500 meters down, a deep-sea researcher describes what he sees

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    Erik Cordes

    Erik Cordes

    Researcher Erik Cordes talks about coral reefs and sharks via two-way radio at the bottom of the Gulf of Mexico. 

    A couple weeks ago, we sat down in our studios with a researcher named Erik Cordes, who is in the middle of a three-year project funded by the National Science Foundation, to discuss the effects of ocean acidification on deep sea coral reefs.

    “About half of the CO2 that we’re dumping in the atmosphere ends up in the oceans, and what that does in the oceans is, it’s basically making soda water,” Cordes told host Maiken Scott. “As you bubble CO2 through it, it becomes an acid and lowers the pH of the seawater and this makes the seawater become corrosive to any organisms that lay down a skeleton or a shell made out of calcium carbonate.”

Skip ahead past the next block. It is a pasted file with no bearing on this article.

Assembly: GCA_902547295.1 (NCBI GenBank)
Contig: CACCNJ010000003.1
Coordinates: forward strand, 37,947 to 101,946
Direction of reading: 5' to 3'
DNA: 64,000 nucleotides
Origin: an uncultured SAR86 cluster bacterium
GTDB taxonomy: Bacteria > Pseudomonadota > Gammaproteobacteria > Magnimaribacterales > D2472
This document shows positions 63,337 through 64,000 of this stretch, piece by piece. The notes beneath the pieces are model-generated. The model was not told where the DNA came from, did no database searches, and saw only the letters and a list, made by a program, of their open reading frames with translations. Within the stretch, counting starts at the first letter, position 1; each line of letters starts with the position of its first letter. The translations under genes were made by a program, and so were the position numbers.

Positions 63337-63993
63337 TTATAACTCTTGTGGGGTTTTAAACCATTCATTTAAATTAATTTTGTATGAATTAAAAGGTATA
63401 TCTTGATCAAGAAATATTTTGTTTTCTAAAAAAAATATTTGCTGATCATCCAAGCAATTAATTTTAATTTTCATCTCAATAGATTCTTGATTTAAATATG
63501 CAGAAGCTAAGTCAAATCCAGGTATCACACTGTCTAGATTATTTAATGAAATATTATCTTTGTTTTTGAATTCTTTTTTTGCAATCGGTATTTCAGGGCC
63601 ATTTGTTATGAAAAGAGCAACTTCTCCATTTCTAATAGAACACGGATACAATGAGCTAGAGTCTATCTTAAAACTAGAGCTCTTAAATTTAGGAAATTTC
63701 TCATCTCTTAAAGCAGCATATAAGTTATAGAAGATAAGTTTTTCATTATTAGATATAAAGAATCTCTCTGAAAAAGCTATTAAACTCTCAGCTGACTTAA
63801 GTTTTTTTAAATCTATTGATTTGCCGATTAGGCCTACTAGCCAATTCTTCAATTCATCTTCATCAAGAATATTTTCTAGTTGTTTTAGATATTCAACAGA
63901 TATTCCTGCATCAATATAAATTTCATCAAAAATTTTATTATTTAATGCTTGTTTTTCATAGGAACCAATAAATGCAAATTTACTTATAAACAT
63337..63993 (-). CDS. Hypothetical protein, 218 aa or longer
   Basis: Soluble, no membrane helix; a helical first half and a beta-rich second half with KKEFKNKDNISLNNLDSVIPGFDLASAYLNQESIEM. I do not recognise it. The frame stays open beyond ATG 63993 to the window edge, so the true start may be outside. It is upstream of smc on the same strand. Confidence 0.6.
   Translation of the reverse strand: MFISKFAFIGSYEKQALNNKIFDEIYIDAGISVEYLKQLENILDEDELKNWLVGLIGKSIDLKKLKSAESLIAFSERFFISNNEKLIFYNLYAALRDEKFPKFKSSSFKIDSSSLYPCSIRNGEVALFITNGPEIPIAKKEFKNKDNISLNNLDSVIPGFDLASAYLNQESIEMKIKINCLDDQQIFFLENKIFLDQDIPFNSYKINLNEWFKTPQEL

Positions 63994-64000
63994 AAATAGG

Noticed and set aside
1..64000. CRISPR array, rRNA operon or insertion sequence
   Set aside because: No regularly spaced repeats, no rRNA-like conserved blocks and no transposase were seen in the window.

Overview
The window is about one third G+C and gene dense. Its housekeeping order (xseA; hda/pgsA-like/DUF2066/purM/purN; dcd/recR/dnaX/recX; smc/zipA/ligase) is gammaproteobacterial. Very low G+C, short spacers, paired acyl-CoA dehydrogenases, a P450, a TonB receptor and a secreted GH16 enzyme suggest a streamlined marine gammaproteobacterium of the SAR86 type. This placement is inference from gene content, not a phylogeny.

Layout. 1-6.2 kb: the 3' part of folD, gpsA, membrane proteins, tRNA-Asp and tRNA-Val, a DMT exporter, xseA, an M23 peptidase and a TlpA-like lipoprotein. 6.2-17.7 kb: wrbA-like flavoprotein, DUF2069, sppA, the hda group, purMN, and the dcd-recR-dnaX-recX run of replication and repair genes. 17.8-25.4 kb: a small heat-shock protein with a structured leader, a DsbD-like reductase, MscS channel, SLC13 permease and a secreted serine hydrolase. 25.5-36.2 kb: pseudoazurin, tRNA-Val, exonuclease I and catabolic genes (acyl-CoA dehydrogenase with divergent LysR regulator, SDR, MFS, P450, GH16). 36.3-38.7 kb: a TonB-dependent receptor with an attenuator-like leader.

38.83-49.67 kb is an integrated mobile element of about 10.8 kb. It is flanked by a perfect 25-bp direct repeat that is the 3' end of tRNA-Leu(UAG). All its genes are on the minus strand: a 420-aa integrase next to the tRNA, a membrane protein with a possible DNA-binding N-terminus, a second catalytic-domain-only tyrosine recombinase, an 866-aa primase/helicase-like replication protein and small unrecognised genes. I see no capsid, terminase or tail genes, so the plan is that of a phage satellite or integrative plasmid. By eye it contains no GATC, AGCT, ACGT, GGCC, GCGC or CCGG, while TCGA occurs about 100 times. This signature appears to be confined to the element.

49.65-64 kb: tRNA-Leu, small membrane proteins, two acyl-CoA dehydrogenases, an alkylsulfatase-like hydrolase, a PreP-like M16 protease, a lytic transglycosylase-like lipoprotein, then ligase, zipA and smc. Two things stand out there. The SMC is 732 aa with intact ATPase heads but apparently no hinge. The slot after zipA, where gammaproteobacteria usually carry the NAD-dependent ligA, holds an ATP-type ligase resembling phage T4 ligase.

Cordes’ work is important in more ways than one. Not only will his findings contribute to efforts to keep coral reefs at the bottom of Earth’s oceans safe and thriving, but they will also likely become ammunition in the climate change fight.

    We asked if we could check back in with him while he was in the three-man submersible Alvin on his next dive, and he agreed, so we phoned him up 500 meters below the surface of the Gulf of Mexico.

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